Whether he likes it or not, it’s March Madness or bust for new UTA coach Chris Ogden. Ellman Photo/UTP

The Dallas Mavericks had nothing to crow about this season and are waiting to find out if they will be awarded a franchise-changing draft pick for their trouble. Meanwhile, the Mavericks from the University of Texas-Arlington have already started their rebuilding process with wholesale changes, starting from the top.

The men’s basketball team from the nearby UT affiliate went 21-13 this season, including 13-2 at home. These Mavericks secured a championship spot in the Sun Belt conference tournament, falling to a hot-shooting Georgia State squad. The mid-major conference has a guaranteed bid to the NCAA tournament for the conference tournament champion, but its humble status means it will almost surely never receive an at-large bid for a second team, so UTA’s hope of a second-ever tourney appearance was dashed.

As the final seconds ticked away on UTA’s season, Head Coach Scott Cross likely knew that his time in Arlington was dwindling also. Cross played for the Mavericks as an undergraduate and served as an assistant coach before his promotion. He was a mere 31 years old when he started as head coach in 2006, and he has earned the title of winningest head coach in the basketball program’s 57-year history. Cross led the team to its only NCAA tournament appearance in school history, and he coached during two of the three National Invitation Tournament appearances the school has had.


Despite Cross’ accolades and success, he’d been job searching the previous year, knowing that UTA athletic director Jim Baker viewed a season without an NCAA tournament appearance as a failure. “Our expectations are to play in March, and we’re not hiding from that,” Baker said.

Cross was officially released from his alma mater on March 26. Less than two weeks later, UTA announced Chris Ogden as the team’s new head coach. Ogden worked as the Texas Tech associate head coach for the past two years and is familiar to Baker when they were both at UT.

Fans and alumni made their anger apparent on social media, sounding off on their disappointment with the firing of Cross. Former University of New Mexico head coach and ESPN analyst Fran Fraschilla tweeted that Scott Cross “was 82-33 last 3 years at Texas-Arlington with wins at Ohio State, Texas, St. Mary’s, BYU twice. AD thought they should be better. LAST TIME I will ever step in that arena.”

Baker took the brunt of the criticism, having made it clear that fundraising and the success of the basketball program are what will eventually elevate the commuter campus to national recognition. “We’re going to continue to do it the right way,” he said, “but it’s about March. Look what it did to Loyola. Look what it did for the University of Maryland-Baltimore County. That’s what brings your university notoriety. That’s where we want to strive. They have stories [such as those] every year, so why can’t we? It happens, so why can’t that be UTA?”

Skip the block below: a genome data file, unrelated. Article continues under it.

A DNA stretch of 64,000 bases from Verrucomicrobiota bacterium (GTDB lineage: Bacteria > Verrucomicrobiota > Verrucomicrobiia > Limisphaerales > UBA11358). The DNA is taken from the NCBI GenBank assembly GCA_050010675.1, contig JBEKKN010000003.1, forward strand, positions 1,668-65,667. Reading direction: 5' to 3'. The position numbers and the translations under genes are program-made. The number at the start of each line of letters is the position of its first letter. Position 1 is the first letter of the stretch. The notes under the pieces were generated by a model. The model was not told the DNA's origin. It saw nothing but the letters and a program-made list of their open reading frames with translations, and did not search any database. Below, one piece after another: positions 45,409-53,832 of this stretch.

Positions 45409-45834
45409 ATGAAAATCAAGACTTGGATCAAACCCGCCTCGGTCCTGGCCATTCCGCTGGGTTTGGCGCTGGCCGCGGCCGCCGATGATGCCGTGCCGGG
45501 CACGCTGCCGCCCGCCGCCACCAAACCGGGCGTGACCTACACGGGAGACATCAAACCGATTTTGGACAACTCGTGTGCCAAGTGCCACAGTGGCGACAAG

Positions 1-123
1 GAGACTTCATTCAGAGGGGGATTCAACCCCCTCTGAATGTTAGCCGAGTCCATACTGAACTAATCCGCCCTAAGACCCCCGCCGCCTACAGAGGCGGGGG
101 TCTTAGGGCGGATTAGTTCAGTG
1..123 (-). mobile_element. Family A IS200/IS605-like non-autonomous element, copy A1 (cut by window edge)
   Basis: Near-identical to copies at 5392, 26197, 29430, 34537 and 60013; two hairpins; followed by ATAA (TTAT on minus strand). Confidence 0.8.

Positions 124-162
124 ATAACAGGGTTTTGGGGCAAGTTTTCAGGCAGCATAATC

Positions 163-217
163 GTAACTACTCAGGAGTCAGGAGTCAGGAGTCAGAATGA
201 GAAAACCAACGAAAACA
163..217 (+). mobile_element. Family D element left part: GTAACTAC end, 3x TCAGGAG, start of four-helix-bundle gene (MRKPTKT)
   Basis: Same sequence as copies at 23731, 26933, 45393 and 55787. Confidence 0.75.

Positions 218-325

Baker’s thirst for program prominence was surely born from his previous 20 years spent as the associate athletic director for events, operations, and sports programs at the University of Texas. He was hired by UTA in 2012, the same day the new 7,000-seat, $78-million College Park Center opened. Baker’s hiring and the opening of a stadium that seats more than double the team’s average attendance most likely led to the dismissal of Cross. Baker doesn’t seem to understand that Arlington is not Austin – if you build it, they still may not come. Attendance per game averaged approximately 700 when Cross took over as head coach. These past two seasons’ attendance has hovered around 2,800. These numbers aren’t staggering, but they’re in the top quarter of statistics for teams in the Sun Belt.

On the court, Cross was no drama, no flash, no infractions, just successful. His team motto, “Take the Stairs,” was emblematic of a lunch-pail leader. His salary of $200,000 annually made him a bargain. Ogden was making $220,000 as the associate head coach at Texas Tech. His salary as UTA’s head coach has not yet been released. Despite making less than a majority of major-conference assistants, Cross’ total budget in 2016-17 was $1.7 million, whereas Longhorn Head Coach Shaka Smart’s personal salary rang up to $3 million that same season and $3.1 million this year. Smart’s Longhorns have never made it past the opening tournament round, and Cross also bested Smart the last time the two tipped off.

Meanwhile, Cross retains a short commute from his residence in Mansfield, signing on as an assistant with TCU under Head Coach Jamie Dixon.

“I sat there for the last two years and watched what Coach Dixon and his staff did at TCU, and I was just in awe at what they accomplished,” Cross said. “I am excited that they believe in me to help them take that next step.”

Ogden is probably not a downgrade as a coach, but he takes over a difficult task. UTA has to battle for recruits with TCU and SMU, which have bigger budgets, better facilities, more name recognition, and football programs to drive revenue and general interest in athletics. The Mavericks had been successful under Cross, but it would be shocking to see the program flying significantly higher.